The law they came up with was far from “model”, according to Richard Pearshouse, director of research and policy at the Canadian HIV/AIDS Legal Network, who maintains that the model law’s broad definition of “wilful transmission” could be used to prosecute HIV-positive women for transmitting the virus to their babies during pregnancy.

People living with HIV have expressed concerns that the growing trend to criminalise HIV infection places legal responsibility for HIV prevention solely on those already living with the virus, and dilutes the message of shared responsibility.

UNAIDS has warned that using criminal law in cases other than intentional transmission could create distrust in relationships with healthcare workers, as people may fear the information will be used against them in a criminal case. Such laws could also “discourage HIV testing, since ignorance of one’s status might be perceived as the best defence in a criminal law suit.”

Some policymakers have called for HIV legislation as a means to protect women from HIV infection, but the irony is that sometimes these laws may result in women being disproportionately prosecuted. Many women find it difficult to negotiate safer sex or to disclose their status to their partner.

What are the alternatives? UNAIDS recommends that instead of applying criminal law to HIV transmission, governments should expand programmes proven to have reduced HIV infection. At the moment, there is no information indicating that using criminal law will work.

Global Criminalisation Scan website now live

The Global Network of People Living with HIV (GNP+) today launched their Global Criminalisation Scan microsite, an incredibly important and useful new resource for anyone interested in criminal HIV exposure and transmission laws.

The GNP+ Global Criminalisation Scan site is a living, growing document of laws, judicial practices and case studies of criminalisation worldwide. Data from over 150 jurisdictions are currently available with more to come early next year.

I am proud to say that I have been part of the small team working on this site. I have also written a series of articles for the in-depth section examining the real difficulties in implementing these laws using case studies from around the world.

These include articles on:

The full press release is below.

Global Criminalisation Scan now online
December 1, 2008

Today, a new collection of information on the criminalisation of HIV transmission was published online at criminalisation.gnpplus.net.

Criminalising the sexual transmission of HIV is a trend seen in countries around the world. Globally hundreds of people have been sentenced for non-intentional HIV transmission, exposing others to the potential transmission of HIV, or failing to disclose their status to their sexual partners, with punishments of up to life imprisonment.

People living with HIV and their advocates believe that these prosecutions hinder prevention efforts and increase stigma. Such criminalisation unjustly places responsibility exclusively on the shoulders of people living with HIV and diminishes the empowerment of individuals to gain control over their health irrelevant of their HIV status.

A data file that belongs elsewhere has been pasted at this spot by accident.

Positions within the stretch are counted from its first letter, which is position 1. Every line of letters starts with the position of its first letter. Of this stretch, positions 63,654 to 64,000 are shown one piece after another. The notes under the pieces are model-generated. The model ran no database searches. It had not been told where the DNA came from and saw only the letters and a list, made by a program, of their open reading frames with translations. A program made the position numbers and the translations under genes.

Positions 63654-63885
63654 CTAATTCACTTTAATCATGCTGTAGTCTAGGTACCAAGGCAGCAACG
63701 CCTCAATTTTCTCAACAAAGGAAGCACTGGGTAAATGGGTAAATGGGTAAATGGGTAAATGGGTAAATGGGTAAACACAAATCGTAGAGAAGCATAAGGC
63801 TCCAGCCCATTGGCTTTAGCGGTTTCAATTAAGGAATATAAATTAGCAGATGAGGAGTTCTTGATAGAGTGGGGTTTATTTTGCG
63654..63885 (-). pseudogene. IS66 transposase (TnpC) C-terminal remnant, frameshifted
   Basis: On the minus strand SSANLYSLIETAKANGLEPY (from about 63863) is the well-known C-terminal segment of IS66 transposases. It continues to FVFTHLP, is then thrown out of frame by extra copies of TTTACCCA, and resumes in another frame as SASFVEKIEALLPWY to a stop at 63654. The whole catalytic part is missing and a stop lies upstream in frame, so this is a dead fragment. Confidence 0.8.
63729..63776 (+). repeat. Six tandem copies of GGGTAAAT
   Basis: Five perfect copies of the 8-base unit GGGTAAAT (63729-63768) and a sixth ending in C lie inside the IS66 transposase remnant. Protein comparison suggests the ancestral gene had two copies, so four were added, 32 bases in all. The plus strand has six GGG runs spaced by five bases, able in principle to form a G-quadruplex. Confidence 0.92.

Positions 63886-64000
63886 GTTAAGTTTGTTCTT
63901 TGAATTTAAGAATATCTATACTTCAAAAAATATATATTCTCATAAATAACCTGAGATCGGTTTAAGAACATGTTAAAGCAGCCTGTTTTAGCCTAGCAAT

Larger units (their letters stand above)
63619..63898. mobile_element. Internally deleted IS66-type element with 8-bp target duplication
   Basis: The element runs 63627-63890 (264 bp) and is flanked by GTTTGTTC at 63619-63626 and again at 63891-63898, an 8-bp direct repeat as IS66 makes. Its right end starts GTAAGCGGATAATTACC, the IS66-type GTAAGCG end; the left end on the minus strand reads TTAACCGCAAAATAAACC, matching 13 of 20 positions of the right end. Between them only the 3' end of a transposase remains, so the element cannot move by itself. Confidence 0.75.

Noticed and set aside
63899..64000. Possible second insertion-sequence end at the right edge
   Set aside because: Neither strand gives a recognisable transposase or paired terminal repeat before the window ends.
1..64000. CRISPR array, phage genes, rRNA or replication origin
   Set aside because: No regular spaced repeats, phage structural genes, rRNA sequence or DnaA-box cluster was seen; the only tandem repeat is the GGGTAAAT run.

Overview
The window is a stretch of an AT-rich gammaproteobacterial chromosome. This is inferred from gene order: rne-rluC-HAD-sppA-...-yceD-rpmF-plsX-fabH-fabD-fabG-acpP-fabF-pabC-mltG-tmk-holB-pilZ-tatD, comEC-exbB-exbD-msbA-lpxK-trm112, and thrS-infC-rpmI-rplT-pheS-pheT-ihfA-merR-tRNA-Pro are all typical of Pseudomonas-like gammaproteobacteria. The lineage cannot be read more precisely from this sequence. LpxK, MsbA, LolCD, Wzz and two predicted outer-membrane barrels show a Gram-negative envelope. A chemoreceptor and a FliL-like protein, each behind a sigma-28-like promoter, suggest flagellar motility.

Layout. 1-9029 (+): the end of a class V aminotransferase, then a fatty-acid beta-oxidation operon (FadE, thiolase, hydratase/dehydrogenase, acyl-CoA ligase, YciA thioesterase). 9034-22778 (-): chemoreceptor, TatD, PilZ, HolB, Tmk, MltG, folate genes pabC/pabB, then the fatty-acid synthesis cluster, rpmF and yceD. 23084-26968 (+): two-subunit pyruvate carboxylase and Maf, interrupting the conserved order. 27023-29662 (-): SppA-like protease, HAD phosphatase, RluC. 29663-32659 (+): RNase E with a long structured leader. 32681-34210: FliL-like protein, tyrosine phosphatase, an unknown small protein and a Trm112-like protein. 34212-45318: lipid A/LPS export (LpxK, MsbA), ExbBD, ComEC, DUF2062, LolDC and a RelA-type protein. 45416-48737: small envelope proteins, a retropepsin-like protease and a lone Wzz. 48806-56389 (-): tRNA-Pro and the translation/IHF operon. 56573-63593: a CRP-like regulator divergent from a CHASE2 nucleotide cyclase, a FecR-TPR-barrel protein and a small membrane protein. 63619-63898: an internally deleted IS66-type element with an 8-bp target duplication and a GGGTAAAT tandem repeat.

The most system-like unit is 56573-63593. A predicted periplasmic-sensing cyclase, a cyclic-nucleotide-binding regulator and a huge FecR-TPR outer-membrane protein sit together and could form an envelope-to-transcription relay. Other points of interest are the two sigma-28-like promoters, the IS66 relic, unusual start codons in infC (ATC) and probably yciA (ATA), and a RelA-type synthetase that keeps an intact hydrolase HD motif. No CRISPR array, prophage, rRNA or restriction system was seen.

GNP+ and partner organizations have documented laws criminalising the transmission of or exposure to HIV to support advocacy efforts with providing an easily accessible ‘clearing-house’ of resources, research, and initiatives on the subject.

The Global Criminalisation Scan is the first ever effort attempting to document laws, judicial practices and case studies, around the criminalisation of HIV transmission on a world wide scale. Information from over 150 jurisdictions worldwide is already online. Early in 2009, information from over 200 jurisdictions will be available.

The Global Criminalisation Scan presents the laws on HIV transmission or exposure, as well as offering an analysis of individual cases of criminal prosecution. Where possible the Global Criminalisation Scan links back to media and other reports and research, including court proceedings.

So far four out of the six Global Criminalisation Scan partners have gone ‘live’ with their research and data is now available from Asia/Pacific, Europe/Central Asia, Central and Latin America, as well as North America.

Currently the Global Criminalisation Scan partners are the Asia Pacific Network of People living with HIV ( Asia Pacific), GNP+ North America (North America), Grupo Genesis Panama Positivo on behalf of RedLA+ (Central/Latin America), and Terrence Higgins Trust (Europe/Central Asia).

The Network of African People living with HIV (NAP+) and the Caribbean Network of people living with HIV (CRN+) will be joining this group in 2009 and launching the sections on Africa and the Caribbean respectively.

The Global Criminalisation Scan is based on earlier work carried out in 2005 by
GNP+ Europe and Terrence Higgins Trust (THT).

The Global Criminalisation Scan is a living document. More information will be added as it comes in. We encourage everyone to send additional information on their country or region to the contacts listed on the regional pages or to the global contact address at GlobalCriminalisationScan@gnpplus.net

UNAIDS says criminal prosecutions do more harm than good